Mangaluru: It takes a great deal of courage, especially when you are young, to be patient and calm when everything around you seems to be falling apart. While we humans can speak our minds and express our turmoil, the same can’t be said for animals. A young pup, however, inspired the humans around him with his resilience, patience and calm attitude.
A seven to eight-month-old puppy was found covered almost entirely covered in tar near MRPL E-Gate at Bajpe on Friday, September 7. He was found by Yousif, a resident of the area, stuck to a wooden board and able to move only his eyes. Yousif immediately arranged for a vehicle to take the pup to the Animal Care Trust shelter in Shakthinagar.
The pup, later named Daamru (derived from the word “daamar”, which means bitumen), reached the shelter at around lunch-time and the volunteers and staff immediately got to work.
Tauseef Ahmed, rescue in-charge with Animal Care Trust (ACT), told NewsKarnataka, “He was completely covered in tar and the worst part was that the tar had hardened rendering him immobile.”
The volunteers began pouring vegetable oil on the scared little animal and massaged the tar out of its fur, little by little. They gave the pup breaks in between as continuous massaging can be very irritating. Throughout the entire process that took 12 to 13 hours over a span of two days, Daamru stayed calm and did not put up any resistance.
“The first thing we did was free the face and mouth so that the pup could eat,” said Tauseef, adding that as they were removing tar from the other parts of the body, milk and water was fed to the pup with the help of a syringe.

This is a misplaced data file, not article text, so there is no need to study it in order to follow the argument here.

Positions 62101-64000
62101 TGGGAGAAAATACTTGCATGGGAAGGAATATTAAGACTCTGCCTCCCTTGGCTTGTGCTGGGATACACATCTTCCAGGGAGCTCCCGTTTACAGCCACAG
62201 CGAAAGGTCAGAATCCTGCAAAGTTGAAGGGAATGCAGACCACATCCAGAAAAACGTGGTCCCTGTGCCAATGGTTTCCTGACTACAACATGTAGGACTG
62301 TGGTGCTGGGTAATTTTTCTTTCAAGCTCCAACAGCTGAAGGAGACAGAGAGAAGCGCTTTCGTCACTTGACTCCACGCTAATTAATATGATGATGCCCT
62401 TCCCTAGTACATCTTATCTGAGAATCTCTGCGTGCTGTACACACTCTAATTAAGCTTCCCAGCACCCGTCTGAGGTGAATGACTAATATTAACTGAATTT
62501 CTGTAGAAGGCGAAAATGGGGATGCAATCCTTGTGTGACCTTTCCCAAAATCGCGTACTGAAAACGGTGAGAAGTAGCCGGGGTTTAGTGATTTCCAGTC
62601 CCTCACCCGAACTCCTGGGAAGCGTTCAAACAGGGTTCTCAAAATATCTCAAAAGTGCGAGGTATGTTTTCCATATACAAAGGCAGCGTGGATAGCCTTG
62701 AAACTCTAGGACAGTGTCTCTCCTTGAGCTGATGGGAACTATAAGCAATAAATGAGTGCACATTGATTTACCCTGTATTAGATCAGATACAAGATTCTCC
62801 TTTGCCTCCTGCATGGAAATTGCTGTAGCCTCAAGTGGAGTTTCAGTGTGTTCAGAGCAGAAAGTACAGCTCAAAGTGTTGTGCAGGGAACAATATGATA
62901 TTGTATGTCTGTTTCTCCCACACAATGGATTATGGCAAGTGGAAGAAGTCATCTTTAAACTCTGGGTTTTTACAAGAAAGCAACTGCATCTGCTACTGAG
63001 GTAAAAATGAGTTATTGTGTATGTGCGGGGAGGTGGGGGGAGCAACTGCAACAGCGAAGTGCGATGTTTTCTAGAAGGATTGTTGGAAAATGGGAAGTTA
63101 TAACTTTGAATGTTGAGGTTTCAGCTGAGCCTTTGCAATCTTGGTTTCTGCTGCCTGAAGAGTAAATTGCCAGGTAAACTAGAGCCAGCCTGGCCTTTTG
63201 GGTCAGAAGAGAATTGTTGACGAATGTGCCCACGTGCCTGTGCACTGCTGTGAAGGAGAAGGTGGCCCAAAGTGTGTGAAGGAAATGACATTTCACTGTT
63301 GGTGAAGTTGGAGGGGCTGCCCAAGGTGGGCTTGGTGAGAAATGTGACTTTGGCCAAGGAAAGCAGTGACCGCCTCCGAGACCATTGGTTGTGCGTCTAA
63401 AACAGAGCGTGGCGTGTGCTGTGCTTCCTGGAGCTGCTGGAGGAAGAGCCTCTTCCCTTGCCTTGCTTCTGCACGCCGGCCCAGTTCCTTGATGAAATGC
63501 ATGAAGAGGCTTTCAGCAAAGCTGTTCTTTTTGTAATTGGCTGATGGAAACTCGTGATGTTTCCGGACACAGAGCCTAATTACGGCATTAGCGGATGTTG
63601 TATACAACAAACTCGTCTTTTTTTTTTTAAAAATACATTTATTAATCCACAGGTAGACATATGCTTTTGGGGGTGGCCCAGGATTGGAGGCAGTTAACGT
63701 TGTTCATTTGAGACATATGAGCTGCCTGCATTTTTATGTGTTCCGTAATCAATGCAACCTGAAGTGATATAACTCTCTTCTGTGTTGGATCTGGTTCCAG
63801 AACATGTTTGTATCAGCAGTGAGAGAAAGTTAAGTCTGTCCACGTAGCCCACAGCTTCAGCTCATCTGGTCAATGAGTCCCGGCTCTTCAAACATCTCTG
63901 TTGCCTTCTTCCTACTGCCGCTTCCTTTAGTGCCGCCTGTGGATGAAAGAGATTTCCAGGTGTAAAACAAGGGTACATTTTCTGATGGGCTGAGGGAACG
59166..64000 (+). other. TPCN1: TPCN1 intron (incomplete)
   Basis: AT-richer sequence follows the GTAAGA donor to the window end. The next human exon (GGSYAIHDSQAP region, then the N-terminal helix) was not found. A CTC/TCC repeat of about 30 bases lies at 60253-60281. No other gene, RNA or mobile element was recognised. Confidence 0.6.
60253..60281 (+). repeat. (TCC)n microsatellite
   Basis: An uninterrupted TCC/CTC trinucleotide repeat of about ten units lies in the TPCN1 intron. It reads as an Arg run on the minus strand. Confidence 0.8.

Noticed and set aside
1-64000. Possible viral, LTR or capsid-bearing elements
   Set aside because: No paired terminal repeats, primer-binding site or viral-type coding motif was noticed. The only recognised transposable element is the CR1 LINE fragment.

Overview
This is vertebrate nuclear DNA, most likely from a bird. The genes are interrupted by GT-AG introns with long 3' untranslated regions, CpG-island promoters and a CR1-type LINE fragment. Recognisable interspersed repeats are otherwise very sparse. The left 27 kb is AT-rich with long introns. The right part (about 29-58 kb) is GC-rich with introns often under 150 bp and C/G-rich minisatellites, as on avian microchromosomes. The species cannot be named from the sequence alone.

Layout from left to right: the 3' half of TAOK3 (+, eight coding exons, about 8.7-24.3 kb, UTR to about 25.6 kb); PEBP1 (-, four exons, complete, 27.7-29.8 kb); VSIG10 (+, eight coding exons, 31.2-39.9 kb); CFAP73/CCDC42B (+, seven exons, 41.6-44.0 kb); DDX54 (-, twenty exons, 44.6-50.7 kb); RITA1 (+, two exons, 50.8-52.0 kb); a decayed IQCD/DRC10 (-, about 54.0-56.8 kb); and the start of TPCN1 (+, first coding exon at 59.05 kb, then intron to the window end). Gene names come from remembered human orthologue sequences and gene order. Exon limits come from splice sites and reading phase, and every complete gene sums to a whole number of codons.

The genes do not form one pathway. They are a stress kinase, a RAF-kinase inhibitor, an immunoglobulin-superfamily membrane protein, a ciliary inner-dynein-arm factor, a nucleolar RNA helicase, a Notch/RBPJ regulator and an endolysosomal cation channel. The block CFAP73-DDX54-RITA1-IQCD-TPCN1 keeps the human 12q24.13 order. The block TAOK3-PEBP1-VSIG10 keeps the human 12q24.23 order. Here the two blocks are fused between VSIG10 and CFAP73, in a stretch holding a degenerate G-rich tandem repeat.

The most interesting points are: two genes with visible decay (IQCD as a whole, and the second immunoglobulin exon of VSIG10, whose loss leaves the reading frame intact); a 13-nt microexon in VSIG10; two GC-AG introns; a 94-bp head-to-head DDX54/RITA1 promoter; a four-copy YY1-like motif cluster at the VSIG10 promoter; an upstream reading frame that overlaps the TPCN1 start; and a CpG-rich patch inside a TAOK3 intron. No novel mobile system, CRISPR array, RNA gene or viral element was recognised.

After parts of Daamru, like his face, stomach and legs were freed from the tar, he was given a break to rest when the other animals were being fed. When the volunteers tried to feed him a mix of chicken and rice, he immediately began to eat.
“At first we did not expect the pup to eat because animals in such cases usually take a long time to start eating. We had no such issues with Daamru as he almost immediately began to sniff around for food and ate when we fed him,” he added.
On the second day, a little more than 12 hours and 12 litres of oil later, Daamru was ‘daamar-free’. He was massaged with coconut oil to help with the healing, and after he was dry, he was given a bath in the evening.
When asked how long Daamru was stuck in the tar before being found, Tauseef opined that it would have been around one or two days. “Not many people pass through that area. It’s mostly deserted. Considering that the tar on him was hardened, it’s possible he was stuck for about one or two days,” he said.
The pup is now happy and vibrant, running about in the shelter’s compound. He has been at the shelter for a little more than a week now. Lucky for Daamru, his condition was not too bad after he was freed from the tar and has made a fast recovery. “Once he is completely fine we will put him up for adoption. He was neutered two days ago and is healthy. He should be released this week. Animals with stories like his tend to get adopted sooner,” Tauseef said.
Daamru was tended to by a total of 15 volunteers and 6 staff members while two doctors, Dr Yashaswi and Dr Medha.